To the non-Greek population,

Over the past decade and a half Maternity Rush has gained new meaning beyond “Get me to the hospital! This baby is coming NOW!” No longer is the word maternity confined to a small ward in the section of hospitals that has suffered the most fire damage.

The Alpha chapter of Mu Omega Mu was started at the Mrs. Merriweather’s School for Educated Housewives in 1993 after doing some ironing and calling Betty. Since the budding of this first maternity, MOM has proliferated across the country, booming to 26 chapters including The College of Mary Washington, Ambler College, and Witchita State University. In addition, the University of Trenton and Southern Northeastern University are slated to gain their inaugural pledge classes later this summer.

But why maternities? Mothers across the country describe how they used maternities to promote their best interests, specifically networking and “sitting on my ass all day eating bonbons.” Others say that they used it to fill a void left by dissolved book clubs, uninteresting Red Hat Society meetings, and a string of listless marriages. Regardless of their reasons for joining, women do not become full mothers until they complete a grueling nine months where they learn everything about what it means to be a mother. That being said, most women find the time a good exercise in trying to balance motherhood and an active career— an effort which pays dividends after becoming an official mother. Founder of MOM, Alice Thubb told us “most mothers are actually very involved in their neighborhood participating in community service fundraisers and volunteer work. Many also hold leadership positions in their respective organizations. It is a misguided stereotypes that maternity is just an excuse to drink beer and get fat.”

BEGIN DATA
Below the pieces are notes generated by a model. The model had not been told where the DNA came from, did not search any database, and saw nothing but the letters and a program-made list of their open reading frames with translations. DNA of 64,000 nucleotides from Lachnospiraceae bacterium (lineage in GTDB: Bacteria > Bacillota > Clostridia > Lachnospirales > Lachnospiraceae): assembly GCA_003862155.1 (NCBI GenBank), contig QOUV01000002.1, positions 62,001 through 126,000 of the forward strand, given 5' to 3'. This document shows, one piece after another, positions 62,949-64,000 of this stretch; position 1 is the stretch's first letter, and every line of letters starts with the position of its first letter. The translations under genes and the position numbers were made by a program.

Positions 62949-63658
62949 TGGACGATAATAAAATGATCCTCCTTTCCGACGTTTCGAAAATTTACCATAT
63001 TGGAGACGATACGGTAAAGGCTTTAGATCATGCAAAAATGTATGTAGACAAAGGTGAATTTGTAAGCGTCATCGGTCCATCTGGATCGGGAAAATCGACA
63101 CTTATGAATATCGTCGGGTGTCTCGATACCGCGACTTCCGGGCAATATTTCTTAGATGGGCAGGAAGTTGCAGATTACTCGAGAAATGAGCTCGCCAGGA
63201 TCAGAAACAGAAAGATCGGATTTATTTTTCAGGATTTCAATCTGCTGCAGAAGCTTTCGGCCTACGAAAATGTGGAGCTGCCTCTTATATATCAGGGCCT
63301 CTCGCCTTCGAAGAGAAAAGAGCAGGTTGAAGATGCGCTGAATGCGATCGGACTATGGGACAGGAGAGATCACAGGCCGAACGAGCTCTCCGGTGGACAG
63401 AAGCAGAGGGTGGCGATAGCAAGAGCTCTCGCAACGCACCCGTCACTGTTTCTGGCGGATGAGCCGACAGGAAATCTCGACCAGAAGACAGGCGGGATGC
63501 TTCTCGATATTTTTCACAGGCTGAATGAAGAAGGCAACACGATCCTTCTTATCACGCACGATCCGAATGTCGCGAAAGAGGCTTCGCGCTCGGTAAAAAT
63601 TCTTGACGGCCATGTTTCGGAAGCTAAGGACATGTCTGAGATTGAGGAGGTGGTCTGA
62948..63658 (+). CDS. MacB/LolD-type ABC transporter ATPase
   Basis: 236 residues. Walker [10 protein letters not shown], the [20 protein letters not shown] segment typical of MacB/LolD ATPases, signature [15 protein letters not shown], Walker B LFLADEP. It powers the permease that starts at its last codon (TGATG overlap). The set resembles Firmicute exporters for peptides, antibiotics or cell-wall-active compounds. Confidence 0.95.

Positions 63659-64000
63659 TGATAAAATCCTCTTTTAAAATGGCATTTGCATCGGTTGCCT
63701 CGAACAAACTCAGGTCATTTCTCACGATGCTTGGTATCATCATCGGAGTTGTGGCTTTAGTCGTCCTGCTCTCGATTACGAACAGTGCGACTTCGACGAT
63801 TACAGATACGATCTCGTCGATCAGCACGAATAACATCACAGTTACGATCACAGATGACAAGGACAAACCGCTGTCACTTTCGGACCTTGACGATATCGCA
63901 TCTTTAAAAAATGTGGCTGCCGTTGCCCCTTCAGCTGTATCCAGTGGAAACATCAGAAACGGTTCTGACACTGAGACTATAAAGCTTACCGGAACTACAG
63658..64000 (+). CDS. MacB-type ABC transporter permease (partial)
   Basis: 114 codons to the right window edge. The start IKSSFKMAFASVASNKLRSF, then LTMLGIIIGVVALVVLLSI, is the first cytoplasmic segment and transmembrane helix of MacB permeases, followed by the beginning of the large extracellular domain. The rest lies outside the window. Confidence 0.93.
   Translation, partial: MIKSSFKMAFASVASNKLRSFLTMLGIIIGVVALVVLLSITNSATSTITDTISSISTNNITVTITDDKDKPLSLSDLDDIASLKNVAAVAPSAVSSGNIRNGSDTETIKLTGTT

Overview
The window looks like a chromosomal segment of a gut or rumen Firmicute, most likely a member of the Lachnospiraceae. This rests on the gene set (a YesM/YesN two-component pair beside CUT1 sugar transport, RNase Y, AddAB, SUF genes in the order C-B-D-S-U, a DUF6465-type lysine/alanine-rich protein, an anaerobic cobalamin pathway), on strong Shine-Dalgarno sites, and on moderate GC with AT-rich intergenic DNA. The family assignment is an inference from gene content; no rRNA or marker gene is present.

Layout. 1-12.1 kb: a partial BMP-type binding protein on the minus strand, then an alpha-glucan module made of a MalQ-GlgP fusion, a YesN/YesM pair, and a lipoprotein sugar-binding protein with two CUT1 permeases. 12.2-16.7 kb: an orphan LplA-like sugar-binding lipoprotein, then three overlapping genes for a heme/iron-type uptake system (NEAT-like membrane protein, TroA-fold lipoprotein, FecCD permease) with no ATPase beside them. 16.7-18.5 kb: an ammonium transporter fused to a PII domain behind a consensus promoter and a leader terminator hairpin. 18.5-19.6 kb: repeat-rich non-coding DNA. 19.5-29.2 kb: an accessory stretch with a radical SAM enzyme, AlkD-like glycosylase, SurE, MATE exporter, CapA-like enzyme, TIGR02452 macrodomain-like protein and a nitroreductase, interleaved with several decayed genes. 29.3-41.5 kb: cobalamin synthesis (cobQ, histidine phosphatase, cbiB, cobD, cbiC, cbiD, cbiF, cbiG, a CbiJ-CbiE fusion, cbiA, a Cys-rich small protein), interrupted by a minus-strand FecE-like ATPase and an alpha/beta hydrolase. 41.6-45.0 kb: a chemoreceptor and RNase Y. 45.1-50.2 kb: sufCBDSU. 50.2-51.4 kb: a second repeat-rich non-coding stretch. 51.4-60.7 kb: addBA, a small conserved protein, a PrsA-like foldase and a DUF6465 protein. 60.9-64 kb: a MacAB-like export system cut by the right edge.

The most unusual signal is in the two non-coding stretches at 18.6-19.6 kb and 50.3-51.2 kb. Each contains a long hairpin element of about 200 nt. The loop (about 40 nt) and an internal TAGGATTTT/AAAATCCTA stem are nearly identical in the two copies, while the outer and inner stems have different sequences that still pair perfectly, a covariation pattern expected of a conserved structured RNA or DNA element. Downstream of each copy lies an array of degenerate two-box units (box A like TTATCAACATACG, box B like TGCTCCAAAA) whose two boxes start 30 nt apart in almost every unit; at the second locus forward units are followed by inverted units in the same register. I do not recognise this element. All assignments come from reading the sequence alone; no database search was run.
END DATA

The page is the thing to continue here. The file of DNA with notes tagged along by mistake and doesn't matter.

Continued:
Well, speak for yourself, Alice Thubb.

Andrea T. Piskai
Fashion Coordinator, Mu Omega Mu (Omicron Chapter)

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